Alaska marijuana: A group may have gathered enough signatures for a ballot initiative on legalizing recreational use of marijuana in Alaska. Voters will decide in August.
A citizens' group hoping to make Alaska the third state in the nation to legalize recreational use of marijuana took a step closer Wednesday, submitting more than 46,000 signatures to the state election office.
If enough signatures are verified — they need about 30,000 qualified signatures — the question of whether to make pot legal in the nation's northernmost state will go before voters in the Aug. 19 primary. Signatures must come from at least 7 percent of voters in at least 30 House districts.
"It's clear that Alaskans are eager to have an opportunity to express their displeasure with the current system and make a change," said one of sponsors, Tim Hinterberger, a professor in the School of Medical Education at the University of Alaska Anchorage.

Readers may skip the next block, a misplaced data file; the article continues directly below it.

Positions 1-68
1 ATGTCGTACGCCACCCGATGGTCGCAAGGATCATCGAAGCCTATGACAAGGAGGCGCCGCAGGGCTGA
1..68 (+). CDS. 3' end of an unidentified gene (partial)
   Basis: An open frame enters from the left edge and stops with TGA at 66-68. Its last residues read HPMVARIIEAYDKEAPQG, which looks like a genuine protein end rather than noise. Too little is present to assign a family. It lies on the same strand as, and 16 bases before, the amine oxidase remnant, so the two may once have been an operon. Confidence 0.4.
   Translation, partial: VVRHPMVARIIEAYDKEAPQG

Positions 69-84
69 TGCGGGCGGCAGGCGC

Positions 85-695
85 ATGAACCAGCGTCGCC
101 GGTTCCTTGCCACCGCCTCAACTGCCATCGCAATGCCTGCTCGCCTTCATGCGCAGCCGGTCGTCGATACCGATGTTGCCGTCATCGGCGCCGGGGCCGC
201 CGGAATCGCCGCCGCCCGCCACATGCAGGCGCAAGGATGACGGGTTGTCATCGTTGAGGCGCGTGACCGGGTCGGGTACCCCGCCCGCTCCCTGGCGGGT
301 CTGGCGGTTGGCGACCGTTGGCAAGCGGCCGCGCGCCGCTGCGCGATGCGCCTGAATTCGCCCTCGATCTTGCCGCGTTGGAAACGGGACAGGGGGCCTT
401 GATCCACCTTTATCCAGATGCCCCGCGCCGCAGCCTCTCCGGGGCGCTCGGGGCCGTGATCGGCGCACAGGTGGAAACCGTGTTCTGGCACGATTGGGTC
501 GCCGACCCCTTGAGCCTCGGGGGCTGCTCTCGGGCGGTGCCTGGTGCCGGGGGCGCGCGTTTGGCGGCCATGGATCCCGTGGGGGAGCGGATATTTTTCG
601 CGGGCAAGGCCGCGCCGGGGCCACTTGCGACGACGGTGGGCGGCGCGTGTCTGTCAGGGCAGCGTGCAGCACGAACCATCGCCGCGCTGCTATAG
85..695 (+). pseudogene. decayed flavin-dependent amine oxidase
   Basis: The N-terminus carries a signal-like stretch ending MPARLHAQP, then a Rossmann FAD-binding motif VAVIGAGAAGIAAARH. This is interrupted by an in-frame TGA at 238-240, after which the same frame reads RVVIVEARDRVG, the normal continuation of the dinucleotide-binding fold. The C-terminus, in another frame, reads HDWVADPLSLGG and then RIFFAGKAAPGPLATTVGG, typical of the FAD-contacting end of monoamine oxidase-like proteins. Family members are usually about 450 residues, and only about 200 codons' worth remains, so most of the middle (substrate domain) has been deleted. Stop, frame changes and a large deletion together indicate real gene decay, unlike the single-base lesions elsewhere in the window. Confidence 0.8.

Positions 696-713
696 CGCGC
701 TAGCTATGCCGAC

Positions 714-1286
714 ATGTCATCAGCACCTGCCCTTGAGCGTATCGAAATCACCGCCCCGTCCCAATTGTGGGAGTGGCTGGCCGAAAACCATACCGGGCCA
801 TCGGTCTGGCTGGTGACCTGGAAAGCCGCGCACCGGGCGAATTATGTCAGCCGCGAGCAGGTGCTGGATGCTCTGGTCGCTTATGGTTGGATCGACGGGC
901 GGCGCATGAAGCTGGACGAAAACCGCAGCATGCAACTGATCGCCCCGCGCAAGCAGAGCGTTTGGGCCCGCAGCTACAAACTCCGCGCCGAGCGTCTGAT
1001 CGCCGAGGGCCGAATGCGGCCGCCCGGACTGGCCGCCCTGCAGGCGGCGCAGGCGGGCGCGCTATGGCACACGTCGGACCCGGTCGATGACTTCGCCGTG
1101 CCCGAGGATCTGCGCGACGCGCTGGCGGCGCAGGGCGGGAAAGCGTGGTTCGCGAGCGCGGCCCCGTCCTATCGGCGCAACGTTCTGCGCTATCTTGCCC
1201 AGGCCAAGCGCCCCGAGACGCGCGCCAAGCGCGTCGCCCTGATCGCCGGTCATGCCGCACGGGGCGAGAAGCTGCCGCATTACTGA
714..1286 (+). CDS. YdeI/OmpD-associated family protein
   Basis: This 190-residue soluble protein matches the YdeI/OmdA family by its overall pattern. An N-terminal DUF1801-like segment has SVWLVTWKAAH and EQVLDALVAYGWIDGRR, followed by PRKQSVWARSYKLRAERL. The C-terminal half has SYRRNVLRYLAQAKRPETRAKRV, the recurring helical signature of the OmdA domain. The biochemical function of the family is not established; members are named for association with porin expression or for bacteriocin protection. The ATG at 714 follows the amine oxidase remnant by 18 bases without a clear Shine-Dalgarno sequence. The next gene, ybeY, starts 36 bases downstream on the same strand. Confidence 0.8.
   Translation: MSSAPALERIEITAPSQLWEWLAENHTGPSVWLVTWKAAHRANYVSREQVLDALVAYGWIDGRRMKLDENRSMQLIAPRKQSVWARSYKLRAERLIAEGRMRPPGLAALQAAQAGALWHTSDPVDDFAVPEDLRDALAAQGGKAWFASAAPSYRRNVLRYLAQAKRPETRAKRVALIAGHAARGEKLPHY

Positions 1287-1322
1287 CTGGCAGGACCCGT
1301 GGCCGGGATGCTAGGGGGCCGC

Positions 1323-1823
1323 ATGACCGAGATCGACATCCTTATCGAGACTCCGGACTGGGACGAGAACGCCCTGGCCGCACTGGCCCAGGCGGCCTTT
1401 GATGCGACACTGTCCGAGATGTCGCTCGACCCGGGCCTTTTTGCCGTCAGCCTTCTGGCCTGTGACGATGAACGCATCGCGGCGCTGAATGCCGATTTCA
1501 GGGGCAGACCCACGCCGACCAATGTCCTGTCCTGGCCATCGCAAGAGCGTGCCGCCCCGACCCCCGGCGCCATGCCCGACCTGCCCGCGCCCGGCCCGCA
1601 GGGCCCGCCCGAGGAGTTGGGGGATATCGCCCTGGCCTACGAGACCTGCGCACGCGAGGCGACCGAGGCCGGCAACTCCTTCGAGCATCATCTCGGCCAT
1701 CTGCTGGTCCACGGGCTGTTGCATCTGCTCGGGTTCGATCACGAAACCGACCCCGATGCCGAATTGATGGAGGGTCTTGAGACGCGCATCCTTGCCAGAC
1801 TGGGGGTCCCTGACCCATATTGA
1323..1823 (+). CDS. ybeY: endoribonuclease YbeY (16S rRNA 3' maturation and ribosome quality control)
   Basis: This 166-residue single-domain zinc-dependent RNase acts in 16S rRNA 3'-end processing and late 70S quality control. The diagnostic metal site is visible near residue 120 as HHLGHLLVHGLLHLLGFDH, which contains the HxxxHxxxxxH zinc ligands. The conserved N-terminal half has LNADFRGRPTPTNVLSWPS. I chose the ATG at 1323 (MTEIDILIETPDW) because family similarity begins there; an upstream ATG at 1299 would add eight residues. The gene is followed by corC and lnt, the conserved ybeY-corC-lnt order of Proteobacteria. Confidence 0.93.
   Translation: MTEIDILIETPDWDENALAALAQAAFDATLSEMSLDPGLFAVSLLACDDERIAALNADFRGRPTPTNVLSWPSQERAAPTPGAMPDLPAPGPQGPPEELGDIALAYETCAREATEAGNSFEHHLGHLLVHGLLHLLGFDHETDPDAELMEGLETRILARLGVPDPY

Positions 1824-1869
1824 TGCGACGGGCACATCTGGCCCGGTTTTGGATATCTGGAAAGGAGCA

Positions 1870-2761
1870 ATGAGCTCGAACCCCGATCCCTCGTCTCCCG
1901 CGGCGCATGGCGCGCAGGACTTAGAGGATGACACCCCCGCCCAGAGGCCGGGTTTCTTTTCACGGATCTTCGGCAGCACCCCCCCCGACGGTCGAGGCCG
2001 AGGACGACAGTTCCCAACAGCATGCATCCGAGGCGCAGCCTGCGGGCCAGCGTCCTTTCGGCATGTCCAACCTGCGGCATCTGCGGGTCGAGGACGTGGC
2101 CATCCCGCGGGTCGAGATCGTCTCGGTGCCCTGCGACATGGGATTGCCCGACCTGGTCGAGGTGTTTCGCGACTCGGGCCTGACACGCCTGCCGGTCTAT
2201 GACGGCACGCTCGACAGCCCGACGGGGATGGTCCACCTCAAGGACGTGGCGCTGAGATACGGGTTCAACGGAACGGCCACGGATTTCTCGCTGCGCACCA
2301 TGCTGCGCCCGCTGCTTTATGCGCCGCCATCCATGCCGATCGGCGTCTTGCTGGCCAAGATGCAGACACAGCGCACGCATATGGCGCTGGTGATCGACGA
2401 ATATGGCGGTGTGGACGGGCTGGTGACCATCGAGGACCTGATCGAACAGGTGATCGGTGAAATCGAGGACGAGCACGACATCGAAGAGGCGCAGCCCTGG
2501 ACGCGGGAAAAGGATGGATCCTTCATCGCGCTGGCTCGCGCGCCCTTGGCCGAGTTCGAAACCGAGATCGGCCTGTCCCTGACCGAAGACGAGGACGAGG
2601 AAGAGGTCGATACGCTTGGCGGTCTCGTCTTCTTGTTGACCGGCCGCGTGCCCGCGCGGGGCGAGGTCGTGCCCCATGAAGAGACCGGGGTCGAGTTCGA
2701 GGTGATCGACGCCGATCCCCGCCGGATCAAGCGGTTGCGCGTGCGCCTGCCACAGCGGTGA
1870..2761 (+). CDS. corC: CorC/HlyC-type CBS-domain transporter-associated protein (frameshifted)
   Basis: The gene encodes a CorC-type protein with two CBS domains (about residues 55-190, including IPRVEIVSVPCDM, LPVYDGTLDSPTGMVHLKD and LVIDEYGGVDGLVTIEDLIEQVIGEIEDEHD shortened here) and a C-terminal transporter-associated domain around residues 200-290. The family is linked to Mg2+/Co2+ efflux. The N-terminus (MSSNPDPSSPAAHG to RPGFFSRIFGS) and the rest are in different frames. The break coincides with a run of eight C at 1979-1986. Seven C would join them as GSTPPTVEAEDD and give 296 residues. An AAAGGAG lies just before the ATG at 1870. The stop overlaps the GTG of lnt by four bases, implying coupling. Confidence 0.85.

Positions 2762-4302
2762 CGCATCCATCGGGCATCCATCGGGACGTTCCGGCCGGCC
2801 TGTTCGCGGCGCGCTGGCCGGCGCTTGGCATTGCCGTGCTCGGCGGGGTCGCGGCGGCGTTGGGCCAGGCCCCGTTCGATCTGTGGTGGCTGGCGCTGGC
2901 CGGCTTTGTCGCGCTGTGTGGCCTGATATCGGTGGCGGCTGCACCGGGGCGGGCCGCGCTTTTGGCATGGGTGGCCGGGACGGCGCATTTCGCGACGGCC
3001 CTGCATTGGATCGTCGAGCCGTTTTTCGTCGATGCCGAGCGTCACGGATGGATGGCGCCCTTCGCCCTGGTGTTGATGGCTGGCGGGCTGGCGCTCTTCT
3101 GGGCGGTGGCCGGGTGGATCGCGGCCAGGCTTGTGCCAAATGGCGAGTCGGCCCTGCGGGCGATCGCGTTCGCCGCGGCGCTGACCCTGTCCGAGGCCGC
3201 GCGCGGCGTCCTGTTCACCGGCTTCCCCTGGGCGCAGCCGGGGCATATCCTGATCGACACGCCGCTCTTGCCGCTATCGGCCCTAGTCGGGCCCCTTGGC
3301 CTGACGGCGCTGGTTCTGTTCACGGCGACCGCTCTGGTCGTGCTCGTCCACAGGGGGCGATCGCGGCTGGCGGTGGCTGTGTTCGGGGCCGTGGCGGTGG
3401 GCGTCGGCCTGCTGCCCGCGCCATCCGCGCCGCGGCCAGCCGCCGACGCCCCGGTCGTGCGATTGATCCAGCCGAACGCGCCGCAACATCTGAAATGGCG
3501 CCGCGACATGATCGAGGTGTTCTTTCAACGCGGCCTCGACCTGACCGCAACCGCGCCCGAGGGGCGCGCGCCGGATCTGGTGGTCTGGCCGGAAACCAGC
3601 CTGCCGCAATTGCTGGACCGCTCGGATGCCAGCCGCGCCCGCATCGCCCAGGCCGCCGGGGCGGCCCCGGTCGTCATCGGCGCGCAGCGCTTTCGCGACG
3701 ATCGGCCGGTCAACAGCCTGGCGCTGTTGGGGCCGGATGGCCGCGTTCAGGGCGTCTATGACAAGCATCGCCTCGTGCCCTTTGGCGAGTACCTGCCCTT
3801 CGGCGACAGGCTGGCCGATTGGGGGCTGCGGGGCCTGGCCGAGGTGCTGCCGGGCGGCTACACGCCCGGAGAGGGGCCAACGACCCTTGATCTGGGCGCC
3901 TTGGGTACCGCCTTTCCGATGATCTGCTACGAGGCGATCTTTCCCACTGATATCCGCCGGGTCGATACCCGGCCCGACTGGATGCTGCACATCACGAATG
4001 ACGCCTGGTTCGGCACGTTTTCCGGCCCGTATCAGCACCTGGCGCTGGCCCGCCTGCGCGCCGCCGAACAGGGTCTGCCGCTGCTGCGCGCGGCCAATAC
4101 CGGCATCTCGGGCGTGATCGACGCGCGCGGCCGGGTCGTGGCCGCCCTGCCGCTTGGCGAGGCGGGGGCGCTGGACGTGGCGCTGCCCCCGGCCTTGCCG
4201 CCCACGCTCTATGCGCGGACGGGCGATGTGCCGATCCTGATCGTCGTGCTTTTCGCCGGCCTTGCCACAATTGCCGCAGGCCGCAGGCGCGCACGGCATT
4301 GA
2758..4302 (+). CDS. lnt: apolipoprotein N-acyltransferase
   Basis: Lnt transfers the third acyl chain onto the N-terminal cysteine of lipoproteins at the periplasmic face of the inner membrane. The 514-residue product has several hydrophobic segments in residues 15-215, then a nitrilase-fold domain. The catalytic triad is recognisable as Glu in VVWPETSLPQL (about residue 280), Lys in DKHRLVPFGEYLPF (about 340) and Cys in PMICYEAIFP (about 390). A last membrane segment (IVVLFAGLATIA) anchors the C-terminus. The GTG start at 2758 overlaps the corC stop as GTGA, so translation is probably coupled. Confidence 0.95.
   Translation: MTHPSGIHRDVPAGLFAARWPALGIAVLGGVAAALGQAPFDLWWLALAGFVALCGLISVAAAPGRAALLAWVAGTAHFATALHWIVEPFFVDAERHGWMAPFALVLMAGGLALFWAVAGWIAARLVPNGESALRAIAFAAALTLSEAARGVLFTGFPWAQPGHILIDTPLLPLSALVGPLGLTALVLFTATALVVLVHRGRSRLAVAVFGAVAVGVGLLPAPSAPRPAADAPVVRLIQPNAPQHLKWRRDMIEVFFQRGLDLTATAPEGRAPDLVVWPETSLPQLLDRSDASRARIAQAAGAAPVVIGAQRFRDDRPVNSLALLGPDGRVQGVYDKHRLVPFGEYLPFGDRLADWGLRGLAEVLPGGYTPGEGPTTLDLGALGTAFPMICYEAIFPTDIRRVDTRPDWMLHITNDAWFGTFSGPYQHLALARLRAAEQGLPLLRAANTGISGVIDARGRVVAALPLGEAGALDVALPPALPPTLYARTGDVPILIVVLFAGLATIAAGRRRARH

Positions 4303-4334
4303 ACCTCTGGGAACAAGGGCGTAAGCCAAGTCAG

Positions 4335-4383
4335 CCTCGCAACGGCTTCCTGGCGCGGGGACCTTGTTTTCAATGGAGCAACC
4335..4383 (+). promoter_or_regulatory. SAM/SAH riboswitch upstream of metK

"I have a great feeling today," said another sponsor, Mary Reff, after she and other volunteers carried in 20 boxes of signatures to the state elections office in Anchorage.
Voters in Colorado and Washington state last year legalized marijuana, and the language of the Alaska initiative is similar to the Colorado measure.
The state has a complicated relationship with marijuana.
The Alaska Supreme Court ruled in 1975 that banning home use and possession of small amounts of marijuana violated a constitutional right to privacy. Since then, activists and others have battled over the law and its implications.
The 1975 decision did not mention a specific amount one could possess, but in 1982 the Alaska Legislature determined less than 4 ounces (113 grams) was fine unless there was evidence of sales or distribution. That amount was later reduced to 1 ounce (28 grams).
The law remains murky. In 2006, the Alaska Legislature passed a law re-criminalizing small amounts of pot at home. The American Civil Liberties Union of Alaska challenged the law on privacy grounds and won in Superior Court. But the state appealed to the Alaska Supreme Court, which threw out the lower court decision but didn't clarify the conflict with the earlier law.
This initiative, Hinterberger said, will bring Alaska statute into accordance with the 1975 Supreme Court decision and the 1982 possession of one ounce.
No formal opposition has formed to the proposed initiative.
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